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Mushroom from yard

Recently in Eastern Pennsylvania, there has been lots of rain and heat (90's) for a couple weeks now, so lots of mushrooms are popping up.

A neighbor posted a picture of this fungus in a community group, and was wondering if it is edible.

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  • $\begingroup$ I found some images of Amanita rhopalopus that look similar, but I`m not totally convinced they are the same, as some look a bit different. Any one think they are Amanita rhopalopus? $\endgroup$ – XaNaX Jul 31 '16 at 3:25
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    $\begingroup$ You should not eat it if you don't know for certain what it is! E.g. here is a similar deadly mushroom: google.hu/… $\endgroup$ – inf3rno Jul 31 '16 at 15:52
  • $\begingroup$ Obviously no one should eat any unidentified organism without the guidance of an expert. Thanks for the possibility. $\endgroup$ – XaNaX Aug 1 '16 at 2:55
  • $\begingroup$ Mushroom identification is very difficult. As well, post more detailed pictures, including gills and dissected views. Do not ever imagine about eating an unknown fungus identified via web this way. Experts identify mushrooms after collecting a lots of characteristics (including light-microscopy of tissue, spores etc and chemical tests at least), and also there is role of expertise of that experts. Tribal and Rural-peoples when collect mushroom, they very well-know the look ,habit and habitat of mushrooms they eat. Often, they collect fungus from a well-known site or locality. $\endgroup$ – Always Confused Aug 7 '16 at 15:08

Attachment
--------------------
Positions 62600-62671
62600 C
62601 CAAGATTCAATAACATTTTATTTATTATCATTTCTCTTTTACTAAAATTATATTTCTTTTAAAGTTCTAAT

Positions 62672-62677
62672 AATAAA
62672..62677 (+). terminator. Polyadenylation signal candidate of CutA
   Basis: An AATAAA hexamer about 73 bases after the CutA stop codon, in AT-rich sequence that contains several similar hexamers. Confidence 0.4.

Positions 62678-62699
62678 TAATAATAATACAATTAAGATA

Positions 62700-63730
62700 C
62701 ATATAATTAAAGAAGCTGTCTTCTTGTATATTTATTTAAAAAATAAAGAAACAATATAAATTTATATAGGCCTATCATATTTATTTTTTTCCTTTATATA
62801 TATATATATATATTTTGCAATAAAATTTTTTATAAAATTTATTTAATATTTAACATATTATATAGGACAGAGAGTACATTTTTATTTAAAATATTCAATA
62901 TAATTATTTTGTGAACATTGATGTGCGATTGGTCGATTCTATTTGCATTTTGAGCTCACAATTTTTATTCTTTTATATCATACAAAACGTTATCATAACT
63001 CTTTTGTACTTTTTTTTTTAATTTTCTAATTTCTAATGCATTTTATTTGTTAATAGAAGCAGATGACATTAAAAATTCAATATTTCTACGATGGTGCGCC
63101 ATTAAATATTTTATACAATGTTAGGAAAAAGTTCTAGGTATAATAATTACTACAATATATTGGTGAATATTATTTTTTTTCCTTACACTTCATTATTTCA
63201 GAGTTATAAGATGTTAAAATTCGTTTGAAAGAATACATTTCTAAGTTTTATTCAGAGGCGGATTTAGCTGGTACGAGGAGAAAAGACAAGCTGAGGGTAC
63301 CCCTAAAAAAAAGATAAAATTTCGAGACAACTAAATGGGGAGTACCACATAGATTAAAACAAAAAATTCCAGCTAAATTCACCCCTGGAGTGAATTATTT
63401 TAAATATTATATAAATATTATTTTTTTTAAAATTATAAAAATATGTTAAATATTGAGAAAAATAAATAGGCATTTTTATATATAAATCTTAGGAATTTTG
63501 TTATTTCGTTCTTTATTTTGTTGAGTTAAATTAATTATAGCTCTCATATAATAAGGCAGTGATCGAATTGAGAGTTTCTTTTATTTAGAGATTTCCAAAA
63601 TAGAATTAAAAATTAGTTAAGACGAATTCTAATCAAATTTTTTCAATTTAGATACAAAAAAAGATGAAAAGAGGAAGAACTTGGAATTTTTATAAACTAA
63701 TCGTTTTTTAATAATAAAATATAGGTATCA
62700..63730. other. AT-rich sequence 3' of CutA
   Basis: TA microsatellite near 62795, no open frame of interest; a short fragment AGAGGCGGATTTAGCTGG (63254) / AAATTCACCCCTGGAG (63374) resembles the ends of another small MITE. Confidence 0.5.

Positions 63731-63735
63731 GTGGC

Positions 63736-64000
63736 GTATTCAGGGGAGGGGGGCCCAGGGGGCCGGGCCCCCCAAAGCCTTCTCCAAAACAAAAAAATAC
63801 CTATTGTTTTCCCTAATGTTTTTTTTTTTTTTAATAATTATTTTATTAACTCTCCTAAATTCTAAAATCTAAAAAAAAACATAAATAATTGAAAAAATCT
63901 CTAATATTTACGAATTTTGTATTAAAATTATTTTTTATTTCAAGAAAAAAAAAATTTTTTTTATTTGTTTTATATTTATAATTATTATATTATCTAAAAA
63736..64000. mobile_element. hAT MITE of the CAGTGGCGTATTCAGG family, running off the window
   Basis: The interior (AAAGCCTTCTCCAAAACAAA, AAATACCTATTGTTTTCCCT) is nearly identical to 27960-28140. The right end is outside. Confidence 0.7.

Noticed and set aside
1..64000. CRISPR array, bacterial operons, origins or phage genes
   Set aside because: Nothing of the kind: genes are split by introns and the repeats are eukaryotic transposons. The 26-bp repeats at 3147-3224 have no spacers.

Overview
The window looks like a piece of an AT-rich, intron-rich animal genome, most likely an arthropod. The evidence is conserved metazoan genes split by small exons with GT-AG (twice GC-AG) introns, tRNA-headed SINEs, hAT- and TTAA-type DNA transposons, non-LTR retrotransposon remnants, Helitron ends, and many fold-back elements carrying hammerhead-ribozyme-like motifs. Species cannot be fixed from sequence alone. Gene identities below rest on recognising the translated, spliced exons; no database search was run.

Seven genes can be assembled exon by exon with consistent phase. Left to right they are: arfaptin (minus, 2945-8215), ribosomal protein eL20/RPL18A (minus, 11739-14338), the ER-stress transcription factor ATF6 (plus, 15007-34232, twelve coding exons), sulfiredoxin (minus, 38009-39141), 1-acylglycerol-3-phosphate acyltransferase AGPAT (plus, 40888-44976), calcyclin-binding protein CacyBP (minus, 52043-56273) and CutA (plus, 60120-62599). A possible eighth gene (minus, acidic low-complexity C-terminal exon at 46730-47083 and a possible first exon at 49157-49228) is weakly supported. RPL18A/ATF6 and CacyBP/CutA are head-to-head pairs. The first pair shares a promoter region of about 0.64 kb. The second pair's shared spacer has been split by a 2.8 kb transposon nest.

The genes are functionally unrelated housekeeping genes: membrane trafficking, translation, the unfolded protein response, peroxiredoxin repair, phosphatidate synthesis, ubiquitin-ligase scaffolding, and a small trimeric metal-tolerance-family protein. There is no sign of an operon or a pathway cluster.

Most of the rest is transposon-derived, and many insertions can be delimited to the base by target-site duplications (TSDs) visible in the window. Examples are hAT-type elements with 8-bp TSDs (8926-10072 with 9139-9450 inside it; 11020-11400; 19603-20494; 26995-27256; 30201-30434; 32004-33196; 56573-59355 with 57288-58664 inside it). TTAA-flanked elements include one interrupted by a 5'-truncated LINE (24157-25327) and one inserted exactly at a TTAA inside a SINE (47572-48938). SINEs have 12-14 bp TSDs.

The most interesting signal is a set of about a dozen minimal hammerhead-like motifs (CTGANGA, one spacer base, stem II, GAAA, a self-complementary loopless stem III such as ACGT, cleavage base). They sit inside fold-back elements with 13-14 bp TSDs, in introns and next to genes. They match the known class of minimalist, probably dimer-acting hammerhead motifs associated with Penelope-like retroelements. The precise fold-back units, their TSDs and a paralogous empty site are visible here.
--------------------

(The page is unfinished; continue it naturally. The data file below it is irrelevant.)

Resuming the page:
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I am no mycologist, but I think it looks like the false death cap, Amanita citrina var. alba.

I'm basing this mostly on color, size, and the universal veil remnants on the cap. Here is a picture for comparison:

enter image description here

Amanita citrina is now known to contain the toxin alpha-amanitin; however, if eaten in normal amounts it is considered the concentration is so low that it is unlikely to have any significant effect on a healthy adult. Of far greater risk is the possibility of confusion with one of the deadly Amanita species such as the Deathcap, Amanita phalloides, or the Destroying Angel, Amanita virosa. For this reason our advice is not to eat Amanita citrina, whether it is raw or cooked

Source: First-Nature

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  • $\begingroup$ It could be an Amenita, another option is a Lepiota. $\endgroup$ – RHA Aug 5 '16 at 7:12
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yes amanita sp. do not eat it at all. They come up in the grass after rain and hot weather.

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  • $\begingroup$ It would be nice if you could provide a more detailed response, which may include an image of your proposed ID, organism distribution, and/or any other general background info that's relevant to the OP. +1 if you can do this. $\endgroup$ – Charles Oct 10 '17 at 16:16

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